The Fantastic Four

The Fantastic Four
David R. Weiss
August 14, 2012

Okay, I am not a superhero, but I will lay claim to something more than mere delusions of grandeur. Like the superheroes of our imagination, I am an otherwise ordinary-looking individual. And, like them, on occasion I manifest extraordinary powers to preserve our freedom and democracy …

So it was that four of us circled ourselves in the early dawn at the edge of an empty parking lot on Tuesday morning. The gentle breeze and clear skies seemed innocuous. But the stillness, the stillness might’ve signaled to the attentive onlooker that something unusual was about to happen.

And then it did.

Our leader, her red hair beckoning flames in the morning sun, spoke first. And her words called the rest of our voices forth into an incantation fit for flying capes and masked crusaders:

“I … solemnly swear that I will perform the duties of election judge according to law and the best of my ability and will diligently endeavor to prevent fraud, deceit, and abuse in conducting this election. I will perform my duties in a fair and impartial manner and not attempt to create an advantage for my party or for any candidate.”

Oh, you say.

No. Not “oh.” In the vivid vocabulary of Vice President Joe Biden, this is a “big f***ing deal.” I mean, four of us, complete strangers, meet in an empty school parking lot at 6:00 a.m.—and thirty minutes later engage ourselves in a ritual recitation that transforms us from mere neighbors into stewards of democracy. With these words we become keepers of an electoral process for which many around the globe still yearn.

True, mostly we just push papers. Register new voters. Collect signatures in the registration roster. Hand out receipts at one table and then collect them at the very next table in exchange for a ballot. And see to it that the ballots, duly marked, make their way into the big black box that today becomes the voice of our combined citizenship.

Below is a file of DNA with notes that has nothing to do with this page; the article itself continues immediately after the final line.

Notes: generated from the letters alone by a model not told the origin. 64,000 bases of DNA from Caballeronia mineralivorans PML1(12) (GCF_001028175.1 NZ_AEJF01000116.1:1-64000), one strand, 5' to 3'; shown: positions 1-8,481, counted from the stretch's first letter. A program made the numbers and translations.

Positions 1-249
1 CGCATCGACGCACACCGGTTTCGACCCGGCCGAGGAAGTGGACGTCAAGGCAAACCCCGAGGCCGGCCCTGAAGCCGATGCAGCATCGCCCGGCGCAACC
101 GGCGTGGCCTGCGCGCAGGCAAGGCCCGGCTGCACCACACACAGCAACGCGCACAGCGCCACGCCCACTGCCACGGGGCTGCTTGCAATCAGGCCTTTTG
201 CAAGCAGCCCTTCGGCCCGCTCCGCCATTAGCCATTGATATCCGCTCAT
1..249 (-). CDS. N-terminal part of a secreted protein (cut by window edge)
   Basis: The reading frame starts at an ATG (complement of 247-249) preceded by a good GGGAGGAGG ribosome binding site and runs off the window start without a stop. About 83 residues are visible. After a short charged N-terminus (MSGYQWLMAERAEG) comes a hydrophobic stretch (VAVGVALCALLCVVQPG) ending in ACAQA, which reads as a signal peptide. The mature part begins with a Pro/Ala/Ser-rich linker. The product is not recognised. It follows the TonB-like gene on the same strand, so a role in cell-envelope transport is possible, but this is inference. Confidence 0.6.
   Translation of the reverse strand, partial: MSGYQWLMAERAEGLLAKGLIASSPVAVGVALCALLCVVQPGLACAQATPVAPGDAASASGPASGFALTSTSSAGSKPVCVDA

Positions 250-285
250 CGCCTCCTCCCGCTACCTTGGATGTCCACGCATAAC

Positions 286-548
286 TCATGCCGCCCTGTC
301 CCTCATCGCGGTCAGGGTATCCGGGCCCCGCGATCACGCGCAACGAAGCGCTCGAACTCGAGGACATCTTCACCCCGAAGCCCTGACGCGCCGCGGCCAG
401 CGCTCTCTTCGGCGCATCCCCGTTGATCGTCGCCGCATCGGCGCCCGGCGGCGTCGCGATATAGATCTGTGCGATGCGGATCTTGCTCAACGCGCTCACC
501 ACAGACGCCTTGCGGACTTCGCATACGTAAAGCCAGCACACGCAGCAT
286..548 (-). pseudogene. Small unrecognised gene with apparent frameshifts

So capes, tights, and masks would probably be overkill. But on this day, in the humble (and sporadic) procession of citizens who cast their votes, the highest ideals of our democracy are being practiced. Setting campaign rhetoric aside but with competing visions of the common good still claiming our silent allegiances, on this day we do something all too uncommon: we settle our differences peacefully.

And on this day a whole assortment of us step out of our otherwise ordinary lives to become election judges for a day. If “superhero” is an overstatement, it is only just barely so. After all, in a democracy the real superpower is helping to insure that every vote, every voice, is heard.

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David R. Weiss is the author of To the Tune of a Welcoming God: Lyrical reflections on sexuality, spirituality and the wideness of God’s welcome(2008, Langdon Street Press). A theologian, writer, poet and hymnist, David is committed to doing “public theology” around issues of sexuality, justice, diversity, and peace. He lives in St. Paul and speaks on college campuses and at church and community events. You can reach him at and read more at

2 thoughts on “The Fantastic Four

  1. A compelling image of America in miniature. It arrived in my email box on the same day as a notice for a new book by Eboo Patel (whose ancestry is obviously of India) with an equally compelling title: “Sacred Ground: Pluralism, Prejudice and the Promise of America.” Patel is the founder and president of Interfaith Youth Core in Chicago and serves on an advisory panel for President Obama.

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